Sep 23 2013

Body Image and Giving the Finger

The most astounding sensory illusions occur by exploiting brain processes you are not aware even exist, or need to exist. Definitely in the running for the best such illusion are body ownership experiments. Your brain uses sensory information to decide which parts of your body you own, control, and where they are in three-dimensional space. This process can be easily fooled into creating an alternate image – making you feel as if you own and control fake body parts, and even virtual avatars.

Various researchers have consistently shown this basic effect, while they explore the details and limits of this phenomenon. One such experiment, published today in the Journal of Physiology, adds a few new details to the picture.

Researchers had subjects hold an artificial finger in their left hand. They then had them flex their right index finger, while the artificial finger also flexed itself. They were blocked from seeing their hands, and the skin of their right hand was numbed with medication. Subjects then reported that they were holding their right index finger.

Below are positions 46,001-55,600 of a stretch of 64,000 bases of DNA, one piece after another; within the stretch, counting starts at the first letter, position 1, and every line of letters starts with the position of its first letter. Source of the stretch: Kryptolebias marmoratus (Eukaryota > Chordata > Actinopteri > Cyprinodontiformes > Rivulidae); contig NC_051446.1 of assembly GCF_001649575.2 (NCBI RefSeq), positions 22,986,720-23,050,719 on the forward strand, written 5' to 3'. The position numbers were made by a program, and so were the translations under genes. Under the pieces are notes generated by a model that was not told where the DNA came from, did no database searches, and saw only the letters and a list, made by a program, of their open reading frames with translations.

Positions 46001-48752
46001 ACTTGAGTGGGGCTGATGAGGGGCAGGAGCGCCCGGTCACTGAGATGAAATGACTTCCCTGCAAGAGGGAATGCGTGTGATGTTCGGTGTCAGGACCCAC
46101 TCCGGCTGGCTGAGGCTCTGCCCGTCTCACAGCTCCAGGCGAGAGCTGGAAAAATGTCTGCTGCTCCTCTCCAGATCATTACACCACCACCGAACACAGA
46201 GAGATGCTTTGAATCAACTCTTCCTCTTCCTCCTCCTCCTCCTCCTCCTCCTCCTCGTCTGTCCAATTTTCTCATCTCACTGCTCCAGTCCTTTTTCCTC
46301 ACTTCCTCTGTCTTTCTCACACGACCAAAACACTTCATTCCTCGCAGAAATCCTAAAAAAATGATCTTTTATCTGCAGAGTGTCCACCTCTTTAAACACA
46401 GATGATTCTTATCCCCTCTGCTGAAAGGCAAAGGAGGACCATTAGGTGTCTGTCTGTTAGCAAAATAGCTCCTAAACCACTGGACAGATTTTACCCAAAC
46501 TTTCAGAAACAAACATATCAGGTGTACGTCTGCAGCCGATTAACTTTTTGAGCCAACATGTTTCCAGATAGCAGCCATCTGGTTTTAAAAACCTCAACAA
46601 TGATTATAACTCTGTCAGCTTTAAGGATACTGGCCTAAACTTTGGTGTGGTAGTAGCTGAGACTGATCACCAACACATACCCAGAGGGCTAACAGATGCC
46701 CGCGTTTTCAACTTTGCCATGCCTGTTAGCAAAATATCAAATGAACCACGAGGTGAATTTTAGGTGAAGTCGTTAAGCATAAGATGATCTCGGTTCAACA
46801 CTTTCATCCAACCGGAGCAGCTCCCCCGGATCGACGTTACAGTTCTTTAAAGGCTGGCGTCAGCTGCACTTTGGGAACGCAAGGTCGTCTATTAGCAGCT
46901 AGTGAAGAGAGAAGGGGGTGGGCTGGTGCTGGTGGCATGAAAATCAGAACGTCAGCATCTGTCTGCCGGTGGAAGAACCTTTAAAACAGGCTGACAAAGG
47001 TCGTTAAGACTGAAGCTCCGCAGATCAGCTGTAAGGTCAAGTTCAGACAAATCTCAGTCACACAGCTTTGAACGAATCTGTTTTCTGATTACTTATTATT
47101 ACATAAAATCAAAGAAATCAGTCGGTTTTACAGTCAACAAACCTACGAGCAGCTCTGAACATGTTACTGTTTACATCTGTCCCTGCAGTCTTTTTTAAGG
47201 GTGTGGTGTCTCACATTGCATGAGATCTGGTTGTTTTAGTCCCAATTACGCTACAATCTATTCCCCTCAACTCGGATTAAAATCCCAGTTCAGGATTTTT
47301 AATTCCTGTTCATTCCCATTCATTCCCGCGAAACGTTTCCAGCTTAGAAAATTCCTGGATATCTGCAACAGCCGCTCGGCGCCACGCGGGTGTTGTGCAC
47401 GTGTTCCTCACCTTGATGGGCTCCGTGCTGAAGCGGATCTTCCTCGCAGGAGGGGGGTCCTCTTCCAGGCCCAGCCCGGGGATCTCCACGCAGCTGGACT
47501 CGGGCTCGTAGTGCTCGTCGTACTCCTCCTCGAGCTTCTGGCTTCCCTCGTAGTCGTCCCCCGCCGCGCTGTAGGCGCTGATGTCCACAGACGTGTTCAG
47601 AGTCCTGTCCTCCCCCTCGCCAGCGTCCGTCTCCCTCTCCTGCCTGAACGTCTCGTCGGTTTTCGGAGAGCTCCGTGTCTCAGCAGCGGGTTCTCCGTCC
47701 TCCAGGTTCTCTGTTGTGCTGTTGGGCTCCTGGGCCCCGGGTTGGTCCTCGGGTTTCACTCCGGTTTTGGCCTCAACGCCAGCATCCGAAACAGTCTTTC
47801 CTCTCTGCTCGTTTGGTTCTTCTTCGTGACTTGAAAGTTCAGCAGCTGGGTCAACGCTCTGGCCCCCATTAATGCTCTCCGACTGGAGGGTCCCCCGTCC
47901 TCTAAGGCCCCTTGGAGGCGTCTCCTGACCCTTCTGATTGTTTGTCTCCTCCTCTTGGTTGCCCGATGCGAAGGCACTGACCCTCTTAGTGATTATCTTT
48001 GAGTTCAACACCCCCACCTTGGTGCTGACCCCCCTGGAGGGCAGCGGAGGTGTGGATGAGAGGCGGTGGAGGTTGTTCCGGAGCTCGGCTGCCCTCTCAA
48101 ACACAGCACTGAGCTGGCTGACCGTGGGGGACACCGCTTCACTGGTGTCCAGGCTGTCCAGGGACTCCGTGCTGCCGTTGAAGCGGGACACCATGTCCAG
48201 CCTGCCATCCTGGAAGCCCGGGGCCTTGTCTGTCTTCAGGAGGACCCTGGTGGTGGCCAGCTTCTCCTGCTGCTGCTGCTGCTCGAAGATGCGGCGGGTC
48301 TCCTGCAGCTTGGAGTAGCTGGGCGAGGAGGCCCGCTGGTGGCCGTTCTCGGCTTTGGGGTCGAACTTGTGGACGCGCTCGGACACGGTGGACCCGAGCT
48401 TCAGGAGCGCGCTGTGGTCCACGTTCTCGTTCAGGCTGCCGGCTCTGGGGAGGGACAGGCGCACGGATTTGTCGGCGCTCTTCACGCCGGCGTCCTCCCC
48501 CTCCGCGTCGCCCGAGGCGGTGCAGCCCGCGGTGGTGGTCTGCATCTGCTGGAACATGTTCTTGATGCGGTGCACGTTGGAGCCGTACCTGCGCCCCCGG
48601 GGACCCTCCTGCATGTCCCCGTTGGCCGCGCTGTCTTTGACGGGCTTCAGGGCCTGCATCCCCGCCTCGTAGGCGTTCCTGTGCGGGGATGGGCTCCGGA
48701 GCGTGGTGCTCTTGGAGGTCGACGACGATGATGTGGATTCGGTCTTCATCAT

Therefore – their brains constructed an internal model of their bodies based upon the fact that when they commanded their right index finger to move, the finger in their left hand moved, therefore that must be their finger. Because visual and surface sensory information was blocked, the researchers concluded that this body-image illusion was created with a single sensory modality – sensory feedback from muscles. That’s the first time one type of sensory input has created this illusion.

This does not necessarily mean that the brain generally only uses that one modality. Skin sensation and vision were blocked. If they weren’t, the brain would have used them also and compared all the sensory input to “decide” where its finger was (as indicated by prior research). But this study does show that the brain can assign body ownership based on one type of sensation alone.